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SomethingIsFishyHere Says:

PatientsFirst (# 819) --

Excellent points, I agree 100%, but let's not feed the troll. Ignore the god-botherers and "youze r just junkeez" name-callers, for all we know they're getting paid by TEVA, lol.

Anyway. To all here who have noticed the obvious (generic IR Adderall is crap), I'm curious why the brand version (expensive "pseudo-brand" Adderall IR, " coincidentally" also made by TEVA) is no better. I've tried both. Neither resembles original Adderall IR as made by Shire from around 2004-2013 or '14.

In addition, IR mixed amphetamine salts (pseudo-brand Adderall or various generics) have, since somewhere around 2015 or '16, for various responders in this forum, me included:

1. Have not helped ADHD symptoms that had been controlled in previous years by MAS (mixed amp salts).
2. Have caused symptoms that no actual amphetamine should cause (ie weight gain, hunger, leaden inability to move, extreme lethargy, narcolepsy) and was actually formulated to improve.
3. Have also caused other symptoms and conditions unrelated to ADHD (migraines, ulcers, depression and suicidality, skin reactions, muscle pain, etc).

There was a poster named Bellflower or something similar who mentioned that these issues arose in conjunction with a few patents from India being approved. These patents involved adding and/or removing ingredients from all scheduled (or just schedule 2 and 3?) medications in order to make them "unabusable". Bellflower insinuated that this change was responsible for all of the problems we have been having, from inefficacy to paradoxical "side"-effects to dangerous reactions. This makes sense to me, because if the issue was ONLY that TEVA generic Adderall went to crap to make patients switch to pricy TEVA pseudo-brand, then TEVA pseudo-brand would work better, which it doesn't. Also, all generics of Adderall wouldn't be inferior to 2004-era Shire Adderall, which they are. In addition, we see this "problem" cropping up with other scheduled pharmaceuticals within the same time frame--a couple years or so after those patents had been granted, ie enough time to utilize, produce, manufacture, and distribute the medications in line with the new patent, and then phase out the remaining medications without it and/or buying out the manufacturers who chose not to comply in a timely fashion.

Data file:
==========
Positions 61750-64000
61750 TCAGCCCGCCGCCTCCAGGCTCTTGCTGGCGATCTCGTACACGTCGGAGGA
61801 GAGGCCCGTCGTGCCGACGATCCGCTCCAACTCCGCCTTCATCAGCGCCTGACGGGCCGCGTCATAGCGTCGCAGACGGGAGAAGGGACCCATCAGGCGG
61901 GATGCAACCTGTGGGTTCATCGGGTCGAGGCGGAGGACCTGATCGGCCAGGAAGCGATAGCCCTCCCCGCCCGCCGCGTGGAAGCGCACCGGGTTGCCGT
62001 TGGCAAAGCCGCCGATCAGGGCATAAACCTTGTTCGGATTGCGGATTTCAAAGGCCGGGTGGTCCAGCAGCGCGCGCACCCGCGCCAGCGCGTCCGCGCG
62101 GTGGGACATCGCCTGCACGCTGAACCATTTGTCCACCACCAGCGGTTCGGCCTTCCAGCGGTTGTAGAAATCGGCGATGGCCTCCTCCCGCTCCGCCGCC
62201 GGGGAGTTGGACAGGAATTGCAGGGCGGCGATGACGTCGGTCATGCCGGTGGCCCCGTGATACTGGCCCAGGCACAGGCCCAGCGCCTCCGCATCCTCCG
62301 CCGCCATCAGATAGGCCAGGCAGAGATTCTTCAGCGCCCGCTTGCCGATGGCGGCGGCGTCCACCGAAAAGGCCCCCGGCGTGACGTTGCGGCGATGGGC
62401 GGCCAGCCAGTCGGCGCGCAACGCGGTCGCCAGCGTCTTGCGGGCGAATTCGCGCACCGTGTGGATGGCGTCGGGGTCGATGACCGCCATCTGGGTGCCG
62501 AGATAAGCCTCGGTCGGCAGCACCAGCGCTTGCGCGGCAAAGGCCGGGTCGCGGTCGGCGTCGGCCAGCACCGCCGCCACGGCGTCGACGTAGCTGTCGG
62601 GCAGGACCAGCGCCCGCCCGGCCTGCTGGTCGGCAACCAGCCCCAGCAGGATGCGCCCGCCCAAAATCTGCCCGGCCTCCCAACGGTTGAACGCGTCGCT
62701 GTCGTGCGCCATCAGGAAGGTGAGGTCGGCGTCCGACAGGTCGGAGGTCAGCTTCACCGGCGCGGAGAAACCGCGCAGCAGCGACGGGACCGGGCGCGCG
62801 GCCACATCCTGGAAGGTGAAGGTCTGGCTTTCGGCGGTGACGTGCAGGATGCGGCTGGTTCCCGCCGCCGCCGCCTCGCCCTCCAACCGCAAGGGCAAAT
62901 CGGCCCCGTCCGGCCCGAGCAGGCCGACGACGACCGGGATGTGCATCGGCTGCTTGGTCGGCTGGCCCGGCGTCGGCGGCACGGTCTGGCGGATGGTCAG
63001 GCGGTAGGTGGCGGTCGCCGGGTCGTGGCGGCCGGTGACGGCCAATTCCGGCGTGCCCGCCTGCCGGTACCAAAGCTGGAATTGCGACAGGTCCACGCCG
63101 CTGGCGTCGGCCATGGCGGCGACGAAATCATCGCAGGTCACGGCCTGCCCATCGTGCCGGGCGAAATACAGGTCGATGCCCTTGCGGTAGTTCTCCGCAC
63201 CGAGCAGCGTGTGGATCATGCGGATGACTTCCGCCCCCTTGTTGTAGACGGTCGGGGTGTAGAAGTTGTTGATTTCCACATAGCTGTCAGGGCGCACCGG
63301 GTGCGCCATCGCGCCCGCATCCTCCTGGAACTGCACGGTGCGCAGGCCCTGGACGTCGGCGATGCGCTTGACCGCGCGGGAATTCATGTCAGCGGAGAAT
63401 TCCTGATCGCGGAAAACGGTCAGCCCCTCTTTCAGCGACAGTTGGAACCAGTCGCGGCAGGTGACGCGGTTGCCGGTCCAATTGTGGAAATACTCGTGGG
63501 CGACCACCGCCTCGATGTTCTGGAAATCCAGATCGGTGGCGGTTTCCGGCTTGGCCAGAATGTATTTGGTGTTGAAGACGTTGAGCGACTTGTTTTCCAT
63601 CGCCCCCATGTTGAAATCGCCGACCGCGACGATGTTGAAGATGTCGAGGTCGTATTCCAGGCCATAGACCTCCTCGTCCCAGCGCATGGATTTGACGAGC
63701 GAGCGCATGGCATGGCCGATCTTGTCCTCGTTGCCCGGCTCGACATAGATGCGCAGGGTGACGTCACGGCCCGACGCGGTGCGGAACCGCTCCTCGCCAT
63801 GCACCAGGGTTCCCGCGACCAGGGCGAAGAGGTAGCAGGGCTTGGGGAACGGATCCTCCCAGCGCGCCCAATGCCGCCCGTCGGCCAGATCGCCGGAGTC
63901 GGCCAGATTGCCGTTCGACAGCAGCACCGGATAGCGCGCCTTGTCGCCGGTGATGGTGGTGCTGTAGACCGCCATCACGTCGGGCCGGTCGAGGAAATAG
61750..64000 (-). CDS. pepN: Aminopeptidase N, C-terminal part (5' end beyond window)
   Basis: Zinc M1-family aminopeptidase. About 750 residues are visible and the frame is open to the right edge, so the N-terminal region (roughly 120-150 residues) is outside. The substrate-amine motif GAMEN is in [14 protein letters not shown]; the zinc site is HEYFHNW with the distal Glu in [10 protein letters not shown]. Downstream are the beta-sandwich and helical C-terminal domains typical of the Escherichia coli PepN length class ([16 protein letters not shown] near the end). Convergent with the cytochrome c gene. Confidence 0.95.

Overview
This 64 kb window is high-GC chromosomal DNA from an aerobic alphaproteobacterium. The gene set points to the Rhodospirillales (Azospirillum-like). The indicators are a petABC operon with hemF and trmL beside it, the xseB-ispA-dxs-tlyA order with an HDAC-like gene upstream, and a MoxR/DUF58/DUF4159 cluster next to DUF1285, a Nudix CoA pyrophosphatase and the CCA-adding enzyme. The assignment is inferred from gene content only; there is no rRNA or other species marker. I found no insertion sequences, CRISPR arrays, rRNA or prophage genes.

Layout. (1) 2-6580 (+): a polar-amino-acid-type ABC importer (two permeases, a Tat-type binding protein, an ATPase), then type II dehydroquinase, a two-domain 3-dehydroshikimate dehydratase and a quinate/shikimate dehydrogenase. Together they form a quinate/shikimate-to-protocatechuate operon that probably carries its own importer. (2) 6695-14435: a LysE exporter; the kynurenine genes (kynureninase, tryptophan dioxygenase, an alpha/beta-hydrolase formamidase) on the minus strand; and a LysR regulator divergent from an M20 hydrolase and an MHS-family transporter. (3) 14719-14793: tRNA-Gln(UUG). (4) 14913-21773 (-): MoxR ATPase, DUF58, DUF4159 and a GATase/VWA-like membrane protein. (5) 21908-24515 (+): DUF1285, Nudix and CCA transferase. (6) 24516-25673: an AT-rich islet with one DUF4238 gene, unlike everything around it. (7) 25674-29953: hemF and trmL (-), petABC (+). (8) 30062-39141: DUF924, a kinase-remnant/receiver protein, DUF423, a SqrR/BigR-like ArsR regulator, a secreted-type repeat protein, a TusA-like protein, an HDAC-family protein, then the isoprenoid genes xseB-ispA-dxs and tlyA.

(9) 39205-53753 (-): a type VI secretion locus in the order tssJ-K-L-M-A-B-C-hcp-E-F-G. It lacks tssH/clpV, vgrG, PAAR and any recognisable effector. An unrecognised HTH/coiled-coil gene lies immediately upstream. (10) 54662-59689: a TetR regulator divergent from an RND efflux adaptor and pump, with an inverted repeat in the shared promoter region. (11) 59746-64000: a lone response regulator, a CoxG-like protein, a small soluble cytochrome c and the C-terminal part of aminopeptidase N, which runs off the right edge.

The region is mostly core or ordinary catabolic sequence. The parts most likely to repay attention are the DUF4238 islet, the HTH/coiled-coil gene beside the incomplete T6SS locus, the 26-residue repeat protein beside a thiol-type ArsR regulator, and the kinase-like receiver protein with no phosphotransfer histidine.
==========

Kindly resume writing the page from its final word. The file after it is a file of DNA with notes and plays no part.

This would explain why different generic manufacturers stopped working at different times, why old leftover Adderall by the same manufacturer would work while the others didn't, and why one pill in the same batch would work while others didn't.


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GaslightingTheMusical Says:

Tom (# 831) --

Yes, exactly. Hunger, acid reflux, weight gain, no effect on ADHD symptoms.

It's almost as if whatever is in here (NOT amphetamine, obviously) is designed to increase the bottom line of the companies that market GERD medications, add numbers to the large swath of the population shelling out cash in order to not be a "victim of the obesity epidemic), and line the pockets of the car insurance companies (after we ADHD'ers, now unmedicated, start having more car accidents as untreated ADHD sufferers have been statistically proven to do).

And then, when we call attention to our poor health and ADHD symptoms increasing to their unmedicated levels, the drug rehabs can get in on the $$$$ when we're called "drug seekers in need of addiction treatment", even if we have not had our dose raised since we started the medication, nor ever went against our psychiatrist's orders!